06/10/2013 11:34 am ET Updated Aug 10, 2013

We Didn't Have All of This Back in My Day

We all heard some version of this growing up and reacted in a similar way: rolling our eyes with mild admiration, but likely with even a bit more apathy. That would never be me when I was older. I was raised in the 90s, part of the Millennial Generation. While my Mom was recalling flashbacks of her long walks to and from school, I was busy playing Duck Hunt on my Nintendo. I was popping in that fresh VHS copy of TMNT. I was making lights flash on my sneakers every time I took a step. While she was talking about the early days, I was thinking about the present and to me, the present looked an awful lot like the future.

And yet, here I am in 2013. I'm 28 years old, just days away from becoming an uncle and of course, the thought just entered my head:

When we were growing up, we didn't have all of the things he'll have today.

What has happened to us over the last 20 years? In what seems like a blur, we've experienced the most accelerated rate of technological innovation that the world has ever seen. As kids, history classes taught us about the importance of the steam engine and the assembly line, which allowed for major progress and influenced the lives of every person on the planet. But these were just pictures words in a textbook. One of the travesties of the fast-paced world we live in is the failure to look back and reflect on how these changes have affected our life experiences.

The truth is that we have our steam engine and assembly line; they came in the form of the Internet and the cell phone. A thesis can probably be written on what breakthroughs were necessary in order for these technologies to be made possible, but let's look at the bigger picture. We are the last generation that will remember life before and after these technologies were introduced and adopted by the masses. As I think about the future life my nephew will lead, I can't help but think about how technology will significantly alter his childhood compared to my own.

I think about how I would run outside every morning to grab the newspaper from the driveway, so I could spend some time with my Dad, reading about the events of the day before. But for him, news will always come via feeds, streams and tweets, informing him about moments that happened only a few seconds before.

I think about those days I would discover music by sticking a cassette tape into my boom box and recording the top 20 countdowns off of the radio. But for him, physical media will never be a part of his life.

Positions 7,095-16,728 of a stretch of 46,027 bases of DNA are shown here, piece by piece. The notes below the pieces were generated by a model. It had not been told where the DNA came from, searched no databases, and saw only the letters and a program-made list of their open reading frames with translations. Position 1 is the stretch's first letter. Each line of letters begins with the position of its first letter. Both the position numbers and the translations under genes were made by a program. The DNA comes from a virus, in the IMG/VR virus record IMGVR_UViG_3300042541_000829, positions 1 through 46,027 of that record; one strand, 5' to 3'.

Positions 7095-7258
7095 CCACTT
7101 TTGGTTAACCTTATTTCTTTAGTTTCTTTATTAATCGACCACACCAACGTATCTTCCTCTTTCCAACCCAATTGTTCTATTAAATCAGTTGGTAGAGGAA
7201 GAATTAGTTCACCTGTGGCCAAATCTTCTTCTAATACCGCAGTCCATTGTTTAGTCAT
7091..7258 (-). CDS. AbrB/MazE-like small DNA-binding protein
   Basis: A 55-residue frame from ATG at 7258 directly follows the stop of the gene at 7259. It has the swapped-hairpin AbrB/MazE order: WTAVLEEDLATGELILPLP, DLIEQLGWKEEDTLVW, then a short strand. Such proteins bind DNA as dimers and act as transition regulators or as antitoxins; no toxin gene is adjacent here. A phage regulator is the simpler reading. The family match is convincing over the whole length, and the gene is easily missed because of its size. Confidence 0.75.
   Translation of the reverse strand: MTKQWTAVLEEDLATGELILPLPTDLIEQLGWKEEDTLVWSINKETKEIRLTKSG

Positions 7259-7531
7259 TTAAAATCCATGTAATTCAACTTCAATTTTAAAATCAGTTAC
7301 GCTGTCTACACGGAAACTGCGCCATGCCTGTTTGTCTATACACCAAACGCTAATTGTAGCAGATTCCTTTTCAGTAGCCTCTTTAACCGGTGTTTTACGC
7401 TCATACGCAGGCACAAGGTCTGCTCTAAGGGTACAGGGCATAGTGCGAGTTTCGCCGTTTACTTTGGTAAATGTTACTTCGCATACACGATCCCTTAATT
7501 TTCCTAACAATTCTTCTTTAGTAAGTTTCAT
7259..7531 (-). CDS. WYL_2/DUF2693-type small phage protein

I think about my regular trips to the county library, spending hours exploring endless racks of books and cozying up in a corner once I found just the right one. But for him, a trip to the library will consist of a 1-click checkout on Amazon, followed by the perusal of digital pages.

I think about the early days we first had that 28k modem that I would turn on and then head downstairs for a snack, because it would take that long to get connected. But for him, fast and instant is what he'll always know and expect.

I think about all of the people that I idolized as a kid, feeling as if they were so far away as I watched them on TV and in the movies. But for him, with a smartphone and the powers of social media, everyone will have the means to be a potential star and every star will be only a click (or tweet) away.

I think about the camera making it's way out for birthdays and family trips, but most evidence of my childhood remains captured through my memories. But for him, every important (and not important) day of his life is going to be photographed and documented.

I think about the fact that every time we used to leave the house, the only way to contact another person was face to face. But for him, being connected to everyone in the world at all times will seem like the only way to live.

If you consider any of these thoughts as singular points, they may feel understandably trivial. Collectively though, they amount to so much more.

Much like how the steam engine and assembly line forever changed the landscape of transportation and manufacturing, the Internet and cell phone have fundamentally changed the landscape of how we obtain information and how we communicate with each other. They also opened up the doors for things like social networking, text messaging, streaming media, mobile photography, e-commerce, crowdfunding, and online education. At the most basic level, this means that these technologies were deemed to be so impactful in improving our lives, that we universally felt the need to change the way we do things to adopt them. To put the impact of the cell phone into perspective, in the last 20 years, mobile phones have gone from being virtually non-existent to being accessible to 75 percent of the world population!

Some would argue that technology is progressing too quickly as we become increasingly dependent on being connected 24/7. While it's hard not to agree with this point at times, I remain optimistic that we'll continue to evolve to find balance in our online and offline worlds. I'm a strong believer in the idea that if we want to tackle the most important and challenging problems we face in this world, continued advancements in technology are going to be a critical part of nearly every solution.

So as my nephew comes into this world as a member of the next generation of thinkers, artists and innovators, I can't help but think about...

What is going to make his kids say, "Back in my day..."?

Are there any changes between then and now that you "think about"? Post them in the comments below.